An important aspect of food preserving science to understand, is the pH of food. Simply put, high acid foods are safer to preserve, as most food spoiling and foodborne illness microorganisms do not survive in high acid environments. Low acid foods, however, can harbor serious foodborne illness microorganisms, and that is why low acid foods require extra attention.

pH is a measure of acidity or alkalinity of water soluble substances, represented numerically on a scale that goes from 1 to 14, with 1 being acidic (sour), 7 is neutral, up to 14 being alkaline (bitter). The tricky part is that ‘highly’ acidic means a ‘lower’ pH number. (And of course, the higher the pH number, the less acidic).

Foods naturally high in acid, or where a highly acidic environment has been created (pH lower than 4.6), can inhibit the survival and growth of food spoiling microorganisms and their spores (including C.Botulinum) when preserving food.

In regards to bottling (or ‘canning’) foods in glass jars, high acid foods can be processed safely in jars by the ‘boiling water bath’ process (following correct methods and recipes) as temperatures of 100’C will kill the varieties of microorganisms found in high-acid foods. They can also be processed in a Fowlers Vacola preserving unit, as well as dehydrating, freezing and fermenting.

Low acid foods being bottled, must be processed in a pressure canner, to achieve and maintain the correct temperature of 116 degrees Celsius (to destroy C.Botulinum spores). If dehydrating low acid foods, they must be dried to complete dryness at the correct dehydrating temperatures, or they can be acidified (by being dipped in vinegar or lemon juice).

The pH is based on all the ingredients in a jar or product, so whilst you have a zesty, acidic tomato salsa made from tomatoes, lime juice and spices, if you add low acid capsicum, chillies and corn, you may have altered the pH level to be ‘low acid’ and therefore not be acidic enough to safely process in a boiling water bath. The salsa would require pressure canning.

Unless you have pH testing equipment, and skills/ knowledge, to be able to precisely test your preserves, the best advice is to use recipes that have been tested by food preserving experts, and stick to the ingredients, volumes and processing times listed.

Understanding pH in Food Preserving | Beginners Guide to Food Preserving and Storage | Growing Home

Source: pH Foods List

Why are the methods my (grandma/ grandpa, mother, uncle, neighbour) used, not considered safe?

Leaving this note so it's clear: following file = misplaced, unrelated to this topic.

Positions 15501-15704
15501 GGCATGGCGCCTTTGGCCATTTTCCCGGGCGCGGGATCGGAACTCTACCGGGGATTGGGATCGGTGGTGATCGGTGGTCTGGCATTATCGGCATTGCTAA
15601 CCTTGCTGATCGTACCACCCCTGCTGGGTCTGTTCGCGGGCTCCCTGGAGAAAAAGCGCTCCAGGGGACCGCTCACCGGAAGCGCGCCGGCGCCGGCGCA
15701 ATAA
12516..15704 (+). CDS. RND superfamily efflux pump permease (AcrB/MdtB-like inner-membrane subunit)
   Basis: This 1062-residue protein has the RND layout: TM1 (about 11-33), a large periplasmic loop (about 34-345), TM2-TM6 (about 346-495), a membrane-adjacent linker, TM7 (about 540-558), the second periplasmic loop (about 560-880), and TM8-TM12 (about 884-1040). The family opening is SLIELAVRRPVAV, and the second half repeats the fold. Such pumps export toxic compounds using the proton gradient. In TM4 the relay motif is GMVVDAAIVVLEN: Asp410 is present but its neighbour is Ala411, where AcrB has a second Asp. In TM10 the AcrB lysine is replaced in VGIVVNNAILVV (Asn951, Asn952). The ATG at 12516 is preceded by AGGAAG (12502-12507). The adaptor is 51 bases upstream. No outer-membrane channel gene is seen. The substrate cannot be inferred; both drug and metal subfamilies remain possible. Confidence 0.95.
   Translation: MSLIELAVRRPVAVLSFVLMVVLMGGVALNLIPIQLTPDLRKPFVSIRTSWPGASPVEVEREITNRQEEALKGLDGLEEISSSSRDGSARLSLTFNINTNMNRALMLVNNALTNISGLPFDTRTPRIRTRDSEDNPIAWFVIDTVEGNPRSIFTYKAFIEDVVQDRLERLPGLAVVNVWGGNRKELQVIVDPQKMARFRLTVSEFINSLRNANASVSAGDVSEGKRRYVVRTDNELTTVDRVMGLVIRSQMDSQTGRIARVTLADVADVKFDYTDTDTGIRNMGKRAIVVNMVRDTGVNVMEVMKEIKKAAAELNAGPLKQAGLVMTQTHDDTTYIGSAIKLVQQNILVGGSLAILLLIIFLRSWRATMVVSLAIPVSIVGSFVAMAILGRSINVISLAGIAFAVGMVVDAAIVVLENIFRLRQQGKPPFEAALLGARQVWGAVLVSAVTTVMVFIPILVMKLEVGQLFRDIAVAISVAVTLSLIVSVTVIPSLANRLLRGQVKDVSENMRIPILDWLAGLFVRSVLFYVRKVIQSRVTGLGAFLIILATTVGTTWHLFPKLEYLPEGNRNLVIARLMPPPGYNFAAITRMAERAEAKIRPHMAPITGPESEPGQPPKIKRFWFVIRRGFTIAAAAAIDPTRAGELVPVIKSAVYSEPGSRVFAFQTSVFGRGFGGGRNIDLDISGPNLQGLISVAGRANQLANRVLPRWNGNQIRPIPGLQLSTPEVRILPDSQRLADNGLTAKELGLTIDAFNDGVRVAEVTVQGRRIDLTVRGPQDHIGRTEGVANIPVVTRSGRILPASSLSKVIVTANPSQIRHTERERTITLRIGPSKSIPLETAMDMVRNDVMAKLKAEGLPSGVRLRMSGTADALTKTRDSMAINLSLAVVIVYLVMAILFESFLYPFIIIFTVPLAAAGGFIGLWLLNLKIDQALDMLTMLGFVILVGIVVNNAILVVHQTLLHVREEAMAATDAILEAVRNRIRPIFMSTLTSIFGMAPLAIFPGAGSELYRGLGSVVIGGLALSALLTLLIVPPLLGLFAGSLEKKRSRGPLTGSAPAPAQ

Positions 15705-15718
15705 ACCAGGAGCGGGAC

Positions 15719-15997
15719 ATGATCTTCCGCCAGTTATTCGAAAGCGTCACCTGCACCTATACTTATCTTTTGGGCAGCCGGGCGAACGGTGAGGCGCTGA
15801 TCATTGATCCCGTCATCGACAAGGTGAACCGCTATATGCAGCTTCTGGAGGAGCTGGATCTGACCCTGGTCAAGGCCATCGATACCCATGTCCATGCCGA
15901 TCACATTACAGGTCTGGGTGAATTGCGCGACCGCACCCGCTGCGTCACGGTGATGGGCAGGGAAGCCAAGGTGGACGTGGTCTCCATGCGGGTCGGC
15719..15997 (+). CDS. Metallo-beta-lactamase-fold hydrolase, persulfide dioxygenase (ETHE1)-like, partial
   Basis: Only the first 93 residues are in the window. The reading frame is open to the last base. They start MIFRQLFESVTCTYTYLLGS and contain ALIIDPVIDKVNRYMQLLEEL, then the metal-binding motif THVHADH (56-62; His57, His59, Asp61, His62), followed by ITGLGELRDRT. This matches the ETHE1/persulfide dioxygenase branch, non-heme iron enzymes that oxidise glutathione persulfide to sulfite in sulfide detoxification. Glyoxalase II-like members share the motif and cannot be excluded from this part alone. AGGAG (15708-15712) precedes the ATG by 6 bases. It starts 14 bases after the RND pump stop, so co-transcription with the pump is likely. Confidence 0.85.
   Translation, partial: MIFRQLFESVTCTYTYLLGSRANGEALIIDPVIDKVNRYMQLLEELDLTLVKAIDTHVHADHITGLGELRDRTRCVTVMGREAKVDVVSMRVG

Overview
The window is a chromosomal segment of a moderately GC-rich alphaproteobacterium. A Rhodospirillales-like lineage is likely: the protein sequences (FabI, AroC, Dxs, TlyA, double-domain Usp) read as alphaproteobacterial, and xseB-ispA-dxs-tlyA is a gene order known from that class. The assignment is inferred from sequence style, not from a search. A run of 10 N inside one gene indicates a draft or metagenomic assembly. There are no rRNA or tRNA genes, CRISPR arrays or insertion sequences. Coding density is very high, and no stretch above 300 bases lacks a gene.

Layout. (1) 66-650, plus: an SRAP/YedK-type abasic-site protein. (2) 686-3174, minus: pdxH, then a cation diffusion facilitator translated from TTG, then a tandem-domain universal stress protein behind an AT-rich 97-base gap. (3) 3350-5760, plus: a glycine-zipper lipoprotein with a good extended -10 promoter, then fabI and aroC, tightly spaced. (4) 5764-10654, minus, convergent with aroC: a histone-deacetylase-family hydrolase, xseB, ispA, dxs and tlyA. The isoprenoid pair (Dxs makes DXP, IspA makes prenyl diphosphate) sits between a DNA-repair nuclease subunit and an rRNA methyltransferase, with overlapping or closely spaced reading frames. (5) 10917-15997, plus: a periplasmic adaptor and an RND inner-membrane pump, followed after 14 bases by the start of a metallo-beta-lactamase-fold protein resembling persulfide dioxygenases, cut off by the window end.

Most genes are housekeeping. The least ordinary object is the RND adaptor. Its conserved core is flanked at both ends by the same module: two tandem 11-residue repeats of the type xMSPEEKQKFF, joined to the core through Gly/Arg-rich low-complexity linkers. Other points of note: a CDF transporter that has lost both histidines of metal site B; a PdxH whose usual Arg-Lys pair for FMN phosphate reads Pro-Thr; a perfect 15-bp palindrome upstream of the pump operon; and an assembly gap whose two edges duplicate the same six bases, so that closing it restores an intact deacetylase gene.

Some methods which people use to preserve food at home, may not be considered safe by modern food safety authorities (such as National Centre for Home Food Preservation, USA) who have conducted research and testing in the last 20 to 30 years. Unsafe methods include the ‘open kettle method’ and inversion techniques, using sealing wax or preserving cellophane seals, and bottling/ canning ‘low acid’ foods in a Fowlers Vacola or boiling water bath.

The ‘open kettle’ method is a technique, which involves putting hot contents into hot jars, and putting the lid on (or use wax/ cellophane as the sealant), without any further processing. Some people also turn their jars upside down at that point, called inversion method . Often a vacuum seal is obtained as the jars cool down, but the temperatures obtained in open kettle canning are not high enough to destroy all spoilage and food poisoning organisms that may be in the food. Also, microorganisms can enter the food when it is transferred from the pot/ kettle to the jar, and cause spoilage.

What it comes down to is this, people will weigh the risks and consequences for themselves and their families, and they make the decision to preserve foods using whatever method they want. Whilst I do not agree with the reasoning that ‘but I’ve never gotten sick doing it like this’ or ‘my grandma always did it that way’ is proof that your method is safe, it isn’t up to me to dictate what you choose or do. I can only refer you to the methods which are deemed safe by food safety authorities.

To me, open kettle is a harder method to do, as it requires you to sterilise your jars and lids, maintain that sterility, as well as making sure your preserves stay above 80 degrees Celsius whilst filling. By ‘boiling water bathing’ your filled and sealed jars, it is like a safety net. If you inadvertently contaminated the equipment or product, or didn’t follow super strict hygiene at any point along the way, the final act of boiling water bathing (or Fowler Vacola pasteurising) covers that by destroying any microorganisms, creating a vacuum seal, and preventing any contamination issues.

In terms of doing low acid items (vegetables, stock, meat, meals) in boiling water bathing, all food safety and preserving authorities state that is unsafe. You must do low acid preserving in a proper pressure canner (not a pressure cooker) because it reaches the higher temperatures required.

References + Resources

There are so many more resources available these days compared to when I started preserving and storing food in 2009. These are a selection I recommend and refer to (note, some may require conversion from imperial to metric, or vica versa).

WEBSITES

BOOKS

If you have questions about preserving, join the Growing Home Community, a closed group hosted on Facebook, with people who have experience with preserving.

Also, check out my free preserving labels to download and print. Then get started today, you won’t regret it!


PRESERVING RECIPES